San Francisco-based Leddy Maytum Stacy Architects was founded in 2000 with a commitment to work on mission-driven projects supporting affordable housing – and move the needle on climate change.
It hasn’t wavered from that commitment for more than two decades.
Case in point: the Edwin M. Lee Apartments, San Francisco first to combine supportive housing for both homeless veterans and low-income families.
It’s a collaboration between LMSA, Saida + Sullivan Design Partners, Swords to Plowshares, and Chinatown Community Development Center, all in the Mission Bay neighborhood. This 123,000-square-foot development provides 62 apartments for formerly homeless veterans and 57 apartments for low-income families.
“We were trying to bring together three groups – veterans, families and the Mission Bay community as a whole,” says Gregg Novicoff, principal in the firm. “We wanted to create a landscaped sanctuary at the heart of the building and a community room at the heart of the building.”
The result is a courtyard and community center that serves and is shared by residents and the community. “It’s a garden and a refuge for the whole area,” he says.
The sunlight on site is unique to Mission Bay because it’s a marine environment – and the architects wanted to maximize daylight coming into the courtyard and the units. “There’s a serrated façade of blue cement panels, generated by the incredible sky in Mission Bay, so we introduced natural light,” he says.
The material palette is a balance of premium and more economical materials. Limestone tiles wrap the ground floor, with stucco and Hardee panels above.
“There are a lot of sun shades, and a solar canopy mounted on a steel frame on top of the building, in a design move,” says Gwen Fuertes, a senior associate at the firm. “It generates 90 percent of the base of the building’s electrical load for the common areas, hallways and lobby – everything except the units.”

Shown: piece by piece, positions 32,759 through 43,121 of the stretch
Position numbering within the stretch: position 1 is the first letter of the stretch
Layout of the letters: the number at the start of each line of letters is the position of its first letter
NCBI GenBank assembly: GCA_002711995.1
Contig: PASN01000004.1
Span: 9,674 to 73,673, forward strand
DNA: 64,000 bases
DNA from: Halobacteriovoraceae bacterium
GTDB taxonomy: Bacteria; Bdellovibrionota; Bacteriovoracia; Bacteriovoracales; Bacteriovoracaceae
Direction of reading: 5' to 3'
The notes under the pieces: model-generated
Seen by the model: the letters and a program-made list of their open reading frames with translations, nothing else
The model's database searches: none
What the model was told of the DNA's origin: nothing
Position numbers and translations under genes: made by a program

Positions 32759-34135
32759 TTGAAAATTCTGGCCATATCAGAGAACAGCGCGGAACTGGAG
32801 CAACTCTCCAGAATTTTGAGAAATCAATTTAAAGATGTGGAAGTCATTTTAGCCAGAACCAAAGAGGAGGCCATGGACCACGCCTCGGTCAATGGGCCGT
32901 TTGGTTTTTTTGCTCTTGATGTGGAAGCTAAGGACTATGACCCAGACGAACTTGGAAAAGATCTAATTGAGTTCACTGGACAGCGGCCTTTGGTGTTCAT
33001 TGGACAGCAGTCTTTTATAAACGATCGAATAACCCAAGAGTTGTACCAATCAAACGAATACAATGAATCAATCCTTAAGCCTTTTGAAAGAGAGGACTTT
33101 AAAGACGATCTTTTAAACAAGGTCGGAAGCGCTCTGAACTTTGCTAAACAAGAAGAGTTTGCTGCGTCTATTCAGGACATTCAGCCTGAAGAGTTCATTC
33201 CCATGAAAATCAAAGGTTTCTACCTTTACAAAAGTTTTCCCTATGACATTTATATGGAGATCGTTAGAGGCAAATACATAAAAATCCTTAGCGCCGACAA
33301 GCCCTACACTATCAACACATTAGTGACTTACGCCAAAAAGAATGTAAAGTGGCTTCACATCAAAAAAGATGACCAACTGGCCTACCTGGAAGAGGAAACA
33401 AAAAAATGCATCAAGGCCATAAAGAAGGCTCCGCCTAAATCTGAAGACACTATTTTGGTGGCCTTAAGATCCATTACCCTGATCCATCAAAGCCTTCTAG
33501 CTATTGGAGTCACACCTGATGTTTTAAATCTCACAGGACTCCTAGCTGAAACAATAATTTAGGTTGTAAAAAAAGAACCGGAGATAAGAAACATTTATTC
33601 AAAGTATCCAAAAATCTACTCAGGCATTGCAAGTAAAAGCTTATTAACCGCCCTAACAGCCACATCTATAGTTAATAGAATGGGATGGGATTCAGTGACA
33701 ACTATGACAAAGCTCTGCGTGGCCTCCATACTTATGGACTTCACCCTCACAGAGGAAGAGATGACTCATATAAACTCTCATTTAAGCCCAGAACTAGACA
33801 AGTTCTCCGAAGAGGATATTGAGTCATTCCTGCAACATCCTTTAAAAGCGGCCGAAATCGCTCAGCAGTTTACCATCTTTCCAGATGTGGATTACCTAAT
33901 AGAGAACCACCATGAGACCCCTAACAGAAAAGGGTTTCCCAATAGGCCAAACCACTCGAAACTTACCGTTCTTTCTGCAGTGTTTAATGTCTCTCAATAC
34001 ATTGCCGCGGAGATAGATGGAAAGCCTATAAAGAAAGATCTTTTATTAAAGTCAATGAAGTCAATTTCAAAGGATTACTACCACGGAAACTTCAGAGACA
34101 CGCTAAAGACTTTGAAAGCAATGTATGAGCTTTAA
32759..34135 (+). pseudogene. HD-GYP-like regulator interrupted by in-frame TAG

Between the first and the second level at the main façade, the building steps back with a push and pull that varies from the ground floor level. “That’s the community level that welcomes you, and as you approach the units above they’re set back and a little more private,” she says.
Like any well-designed tall building, this one has a base, a middle and a top. “It’s a limestone tile base, a blue middle and the solar canopy is the top,” Novicoff says.
And it’s designed to fit into the mixed-use neighborhood it inhabits, one that includes high-end, market-rate condos and a medical center nearby.
“One of our goals is not to make affordable housing look like low-income housing, but rather like market-rate housing, because everyone deserves great design,” he says. “People could look at it and say it looks expensive, but this is housing is for formerly homeless veterans who once served this country.”
For that alone, the building deserves kudos.
But it’s won its share of design awards, too, including a 2022 COTE Top Ten Award and a 2021 National Housing Award, both from the AIA.
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